Nightmares and Night Terrors in Children: What Can You Do? 4


No parent likes being woke up in the middle of the night to the sound of their child crying, especially when those tears are a result of fear. However, almost all children have nightmares occasionally, while only a rare 5 percent have night terrors. Understanding what causes nightmares and night terrors in children can help prevent or at least lessen their occurrence.

The first step is to identify which nighttime bane is to blame. This means understanding the difference between a nightmares and night terrors in children.

Nightmares in children:

night terrors in children

-Occur later in the night once dreaming has begun.
-Will be remembered the next day by your child.
-Cause fear and/or clinginess immediately afterwards.
-Makes going back to sleep difficult.

Causes of nightmares in children are external influences such as:

-Scary movies, stories, or images before bed.
-Stress.
-Separation anxiety.
-Illness.
-Other mental stressors.

Night terrors in children:

-Occur earlier in the night.
-Will not be remembered at all by your child.
-Will cause your child to scream, yell, cry, whimper, flail, and/or sit up in bed without being responsive as he/she is actually still asleep.
-May cause physical symptoms such as sweating and rapid heart beat and breathing.
-Will end abruptly with your child going back to sleep soundly as if nothing ever happened.

Causes of night terrors in children are unknown but may include:

-Sleep disturbances, such as sleep apnea.
-Erratic sleep schedules.
-Sleep deprivation.
-Illness.
-Genetic predisposition.

What you can do to help childhood nightmares:

When a nightmare occurs, go to your child and offer comfort. Physical comfort is especially helpful, stroke his/her back, run your fingers through his/her hair, etc. You can try to explain that it was only a dream, but keep in mind that younger children, such as toddlers, may not understand what this means as realty and fantasy are still a bit fuzzy at this age. It will help to talk about the dream and let your child attempt to express their fear.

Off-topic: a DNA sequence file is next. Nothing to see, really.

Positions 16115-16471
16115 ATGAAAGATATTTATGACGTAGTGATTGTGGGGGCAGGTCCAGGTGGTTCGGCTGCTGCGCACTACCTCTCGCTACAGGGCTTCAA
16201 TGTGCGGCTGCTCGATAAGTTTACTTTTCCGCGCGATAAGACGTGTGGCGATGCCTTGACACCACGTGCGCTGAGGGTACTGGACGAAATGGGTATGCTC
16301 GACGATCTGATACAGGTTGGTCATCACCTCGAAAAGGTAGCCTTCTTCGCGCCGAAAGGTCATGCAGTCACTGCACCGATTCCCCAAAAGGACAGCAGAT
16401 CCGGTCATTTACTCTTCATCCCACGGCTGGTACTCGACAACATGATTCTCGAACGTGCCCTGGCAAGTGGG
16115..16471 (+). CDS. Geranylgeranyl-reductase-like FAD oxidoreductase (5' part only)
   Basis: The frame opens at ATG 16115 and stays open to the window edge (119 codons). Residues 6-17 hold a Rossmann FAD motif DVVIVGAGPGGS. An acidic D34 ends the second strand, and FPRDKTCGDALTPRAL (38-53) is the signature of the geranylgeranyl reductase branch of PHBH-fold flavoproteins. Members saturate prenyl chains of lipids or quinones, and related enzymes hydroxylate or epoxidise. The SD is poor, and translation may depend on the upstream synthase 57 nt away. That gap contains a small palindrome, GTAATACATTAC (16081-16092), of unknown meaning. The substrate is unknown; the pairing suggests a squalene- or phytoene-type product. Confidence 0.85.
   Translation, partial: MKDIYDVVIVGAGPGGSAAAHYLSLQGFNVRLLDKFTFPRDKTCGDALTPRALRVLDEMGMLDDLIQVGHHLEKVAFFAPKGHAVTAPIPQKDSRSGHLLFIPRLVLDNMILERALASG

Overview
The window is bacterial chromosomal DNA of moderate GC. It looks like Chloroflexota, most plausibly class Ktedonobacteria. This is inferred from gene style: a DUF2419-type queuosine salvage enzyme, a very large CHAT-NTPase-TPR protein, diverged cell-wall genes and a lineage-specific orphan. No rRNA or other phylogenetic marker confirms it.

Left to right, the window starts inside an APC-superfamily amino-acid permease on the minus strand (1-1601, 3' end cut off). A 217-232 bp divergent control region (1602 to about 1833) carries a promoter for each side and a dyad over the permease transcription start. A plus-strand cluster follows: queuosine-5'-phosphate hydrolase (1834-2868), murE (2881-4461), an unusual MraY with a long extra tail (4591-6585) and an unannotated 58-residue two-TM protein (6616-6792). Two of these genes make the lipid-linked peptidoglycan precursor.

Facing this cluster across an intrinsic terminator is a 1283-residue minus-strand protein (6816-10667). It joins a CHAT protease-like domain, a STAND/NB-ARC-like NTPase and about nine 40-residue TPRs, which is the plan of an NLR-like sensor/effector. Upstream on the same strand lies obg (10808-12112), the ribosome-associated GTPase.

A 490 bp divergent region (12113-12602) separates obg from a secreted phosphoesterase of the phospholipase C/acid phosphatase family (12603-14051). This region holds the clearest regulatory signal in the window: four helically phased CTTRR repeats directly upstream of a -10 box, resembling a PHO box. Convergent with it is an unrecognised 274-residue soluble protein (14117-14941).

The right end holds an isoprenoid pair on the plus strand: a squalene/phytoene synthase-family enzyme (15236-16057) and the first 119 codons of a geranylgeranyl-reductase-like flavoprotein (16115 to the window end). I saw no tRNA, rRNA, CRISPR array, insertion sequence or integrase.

You can prevent nightmares by keeping a good bed time routine, and by being careful to avoid things that may prompt nightmares, such as scary movies. If your child does experience a nightmare, don’t feel bad, it’s likely nothing you personally did wrong. These things are just a fact of childhood.

What you can do to help night terrors in children:

Unlike a nightmare, a child in the middle of a night terror should not be comforted or even touched unless he/she is about to be hurt (ex/ hitting head on headboard.). This is because your child is not actually awake. Attempts to comfort him or her may result in disorientation and an even more frantic and fearful result. While I know it may be hard to listen to your child cry out, as my own children  frequently had night terrors in their toddler years, it’s better to stand by waiting for the night terror to subside.

As to what causes night terrors in children, no one really knows for sure, and there’s not really any way to prevent them. You can ensure your child has a set bed-time schedule, and try to make sure they get ample sleep for their age. You may also speak to your pediatrician to be sure a physical condition such as sleep apnea is not causing the problem. Some children outgrow night terrors, mine did, though the condition does occur in adults.

You may also find helpful:
Helping Kids Beat a Fear of the Dark

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Amy

Can they start having them as early as 12-13 months? When it happens my son usually “wakes up” abrubtly and crying like he’s scared or hurt. He’s sitting in his crip holding his blanket and when I pick him up he screams even louder. He’s does not calm down until I start talking to him. I nurse him then he goes back to sleep like it was nothing. I’m beginning to think maybe he’s having night terrors.

Brenda T

Amy my son started having night terrors in January of this year and he was 9 months old. Thankfully he doesn’t have them too often (4 since Jan); same thing though screaming as if he’s scared or hurt, can’t get him to look at me (eyes half open/sometimes closed) and can last up to 30 minutes for us. It’s so hard to see him like that when there’s nothing I can do, I just hold him and reassure him that I’m here and he’s safe. I always try and strip him down as sometimes the drop in body temperature can… Read more »

John Yang

I am a dad, not a mom. I really dislike posting something on internet, but this might be of help to some parents. My 5 years old son had had night terror for over two years, if no longer. I checked his US doctor and got nothing helpful. My wife contacted her high school classmate who is a children doctor in china. He said my son needs calcium (Ca) supplement, i.e. he is lack of Ca. we had not given him Ca since we came to the US over two years ago. He got up (sat up) crying around 12:00am,… Read more »